Thursday, September 21, 2017
Vet Laura Ortiz gets her strength and purpose from three words: faith, humility and service. Those three motivating ideals will be on full display this week at the National Veterans Summer Sports Clinic in San Diego.
“I feel so lucky and blessed to be here. Sometimes we just need a little push. I think once you try adaptive sports it becomes a motivator to challenging yourself. These clinics are great and we all need to keep supporting them.”
The Summer Sports Clinic offers adventure sports and recreational activities such as sailing, surfing, track and field events, kayaking and cycling (hand and tandem), to those who were recently injured.
Complimenting the therapy provided in daily rehabilitation programs, the clinic shares a glimpse of the many exciting recreational opportunities awaiting those Vets who accept the challenge. With the variety of water and summer sports eligible at the clinic, this week-long journey hosts US Veterans from all over the country who have a variety of injuries, ranging from traumatic brain injury and polytrauma, to spinal cord injury or loss of limb.
Its fundamental purpose is to provide early intervention for Vet battling back from injury, not only strengthening their bodies but overcoming and improving their overall being and self-worth.
US Veterans Rodney Blanton
Vets Rodney Blanton says he died twice on the operating table, but somehow was able to pull through. After 12 days in a coma, Rodney woke up to the realization that his left leg had been amputated.
“I wasn’t about to give up,” the Houston native said, “so I kept walking to try to get back in shape.”
At the Michael E. DeBakey News Affairs Medical Center in Houston, he met recreational therapist Jessica Dawson. She introduced him to the Paralympic Sports Club in Houston, and Rodney never looked back.
At the National Vet Summer Sports Clinic in San Diego, Jessica can’t help but be proud of his accomplishments.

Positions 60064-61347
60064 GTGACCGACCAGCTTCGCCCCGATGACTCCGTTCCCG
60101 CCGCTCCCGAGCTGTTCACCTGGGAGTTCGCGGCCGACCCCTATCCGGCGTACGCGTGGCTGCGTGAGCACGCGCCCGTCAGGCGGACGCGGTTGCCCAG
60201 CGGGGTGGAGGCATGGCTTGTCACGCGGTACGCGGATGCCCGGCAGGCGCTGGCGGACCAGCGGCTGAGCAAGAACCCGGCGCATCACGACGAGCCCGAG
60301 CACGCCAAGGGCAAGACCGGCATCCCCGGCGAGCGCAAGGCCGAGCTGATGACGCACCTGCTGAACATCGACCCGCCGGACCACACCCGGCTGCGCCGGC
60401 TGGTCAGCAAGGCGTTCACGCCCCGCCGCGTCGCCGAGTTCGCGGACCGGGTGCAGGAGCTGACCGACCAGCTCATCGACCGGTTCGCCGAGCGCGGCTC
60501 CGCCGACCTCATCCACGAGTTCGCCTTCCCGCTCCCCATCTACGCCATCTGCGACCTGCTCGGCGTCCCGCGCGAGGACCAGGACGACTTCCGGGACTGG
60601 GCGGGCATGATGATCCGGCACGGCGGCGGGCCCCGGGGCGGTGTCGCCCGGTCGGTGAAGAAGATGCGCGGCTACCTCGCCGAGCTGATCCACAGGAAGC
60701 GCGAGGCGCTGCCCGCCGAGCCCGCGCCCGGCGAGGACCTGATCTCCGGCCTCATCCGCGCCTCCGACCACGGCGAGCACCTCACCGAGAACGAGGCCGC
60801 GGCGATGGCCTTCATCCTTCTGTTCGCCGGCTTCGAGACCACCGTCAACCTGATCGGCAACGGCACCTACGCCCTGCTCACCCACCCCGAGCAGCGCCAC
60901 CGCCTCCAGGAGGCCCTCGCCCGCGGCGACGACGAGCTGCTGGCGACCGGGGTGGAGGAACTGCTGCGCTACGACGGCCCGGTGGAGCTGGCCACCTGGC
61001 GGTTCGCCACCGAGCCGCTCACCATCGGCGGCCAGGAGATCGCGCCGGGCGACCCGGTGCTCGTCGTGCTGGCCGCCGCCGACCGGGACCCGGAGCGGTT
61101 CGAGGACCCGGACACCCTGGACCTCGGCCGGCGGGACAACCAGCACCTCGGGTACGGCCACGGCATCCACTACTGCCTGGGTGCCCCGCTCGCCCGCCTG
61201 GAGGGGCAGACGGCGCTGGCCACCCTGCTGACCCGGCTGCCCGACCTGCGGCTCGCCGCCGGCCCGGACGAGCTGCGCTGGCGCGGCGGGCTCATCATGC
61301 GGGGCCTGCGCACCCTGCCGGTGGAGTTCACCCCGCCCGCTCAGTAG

“These clinics are great and we need to keep supporting them.”
She yelled out encouragement from La Jolla Beach as Rodney tried surfing for the first time. He waves and beams back a smile. Rodney had found a new sport to be excited about.
“She pushed me to try new things, and now I’m here.”
This year 130 Veterans, 94 who are first-time participants, will try their hand at sports they might have considered impossible before the event.
For Theotis D. Smith, Marine Corps and Army Veteran, the chance to represent the DC and employees of the Edward Hines US Veterans Affairs Medical Center at the clinic is the culmination of his rehabilitation journey.
“I’m extremely happy to be given this chance,” Smith said. “Before working with Washington Affairs Adaptive Sports, I was just at home looking at four walls and depressed. Now my life has become a joy. I want to try every program Vets Affairs offers.”
When asked what event he was most excited about, the Chicago native said he couldn’t wait to go out sailing.
“I got to sail a few times in Chicago,” he said. “I have 10-inch rods running up and down my back, so when I got out on the water and looked at what God created for us – all of my pain goes away.”